The Effect of a Safety Controller on User Performance Through a Prosthetic Interface
Shuggi, Isabelle Marie
Herrmann, Jeffrey W.
Gentili, Rodolphe J.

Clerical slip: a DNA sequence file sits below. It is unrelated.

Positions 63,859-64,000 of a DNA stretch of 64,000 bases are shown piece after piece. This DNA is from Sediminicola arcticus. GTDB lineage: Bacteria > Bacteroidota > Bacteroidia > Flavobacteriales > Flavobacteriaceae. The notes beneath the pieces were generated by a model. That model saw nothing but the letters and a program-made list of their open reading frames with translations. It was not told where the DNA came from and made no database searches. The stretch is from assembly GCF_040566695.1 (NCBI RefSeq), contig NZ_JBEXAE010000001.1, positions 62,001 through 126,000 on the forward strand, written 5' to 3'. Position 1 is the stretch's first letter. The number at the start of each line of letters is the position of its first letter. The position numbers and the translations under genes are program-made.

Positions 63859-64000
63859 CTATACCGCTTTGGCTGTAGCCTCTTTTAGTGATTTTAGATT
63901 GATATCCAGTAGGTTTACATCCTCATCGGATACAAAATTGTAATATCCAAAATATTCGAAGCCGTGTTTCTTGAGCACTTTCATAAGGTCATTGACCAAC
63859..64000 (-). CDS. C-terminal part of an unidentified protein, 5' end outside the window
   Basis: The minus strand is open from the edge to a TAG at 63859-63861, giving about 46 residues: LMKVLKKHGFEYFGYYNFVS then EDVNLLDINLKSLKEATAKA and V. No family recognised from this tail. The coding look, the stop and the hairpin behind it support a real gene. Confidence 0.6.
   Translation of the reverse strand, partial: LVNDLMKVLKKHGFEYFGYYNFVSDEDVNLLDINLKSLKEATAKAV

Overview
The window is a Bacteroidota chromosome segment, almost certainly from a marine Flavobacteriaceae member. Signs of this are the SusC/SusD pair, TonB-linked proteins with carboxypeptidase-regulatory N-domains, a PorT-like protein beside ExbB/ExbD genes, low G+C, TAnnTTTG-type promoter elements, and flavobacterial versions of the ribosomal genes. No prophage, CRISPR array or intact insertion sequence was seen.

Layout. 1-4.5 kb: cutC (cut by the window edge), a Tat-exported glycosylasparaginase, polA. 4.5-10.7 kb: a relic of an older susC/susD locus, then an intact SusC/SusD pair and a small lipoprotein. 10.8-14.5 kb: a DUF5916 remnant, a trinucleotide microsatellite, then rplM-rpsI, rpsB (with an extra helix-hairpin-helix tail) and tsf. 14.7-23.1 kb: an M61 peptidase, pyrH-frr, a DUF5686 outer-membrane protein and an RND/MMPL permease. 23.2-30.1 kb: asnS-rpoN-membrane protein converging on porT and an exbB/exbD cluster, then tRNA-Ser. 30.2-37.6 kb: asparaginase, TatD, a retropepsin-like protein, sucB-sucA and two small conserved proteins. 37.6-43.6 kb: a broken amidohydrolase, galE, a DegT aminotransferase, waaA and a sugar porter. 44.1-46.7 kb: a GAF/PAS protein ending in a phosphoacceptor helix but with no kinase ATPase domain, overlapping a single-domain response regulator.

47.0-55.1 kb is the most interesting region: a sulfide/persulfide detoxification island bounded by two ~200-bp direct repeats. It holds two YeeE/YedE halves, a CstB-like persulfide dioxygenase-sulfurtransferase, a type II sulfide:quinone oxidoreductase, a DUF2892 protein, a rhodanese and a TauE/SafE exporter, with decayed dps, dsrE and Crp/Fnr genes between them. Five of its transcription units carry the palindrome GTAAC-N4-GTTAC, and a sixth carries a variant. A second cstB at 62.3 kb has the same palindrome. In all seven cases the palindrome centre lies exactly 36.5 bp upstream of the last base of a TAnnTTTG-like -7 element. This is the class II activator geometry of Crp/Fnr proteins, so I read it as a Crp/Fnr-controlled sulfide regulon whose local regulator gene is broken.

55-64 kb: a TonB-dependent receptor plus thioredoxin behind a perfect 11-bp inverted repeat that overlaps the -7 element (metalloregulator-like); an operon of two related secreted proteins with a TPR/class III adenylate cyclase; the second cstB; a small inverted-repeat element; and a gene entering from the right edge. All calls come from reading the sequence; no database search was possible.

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The objective of this thesis was to examine the interaction between user safety and cognitive-motor performance during reaching movements executed with a robotic arm through a human body machine interface (HBMI). Specifically, the effects of a safety controller on user cognitive workload and kinematics were assessed during learning the control of a simulated prosthetic arm through limited head movements. The results revealed that, compared to the group performing without the safety controller, the users assisted with the safety controller exhibited: i) a lower rate of information transfer, ii) a higher cognitive workload and iii) a reduced number of times the user brought the robotic arm close to the workspace boundaries when performing the adaptive reaching task. These results suggest that the autonomous safety controller increased user cognitive workload and reduced information transfer but provided a safer environment. This work contributes to the development of assistive technology such as HBMI and neuroprosthetics.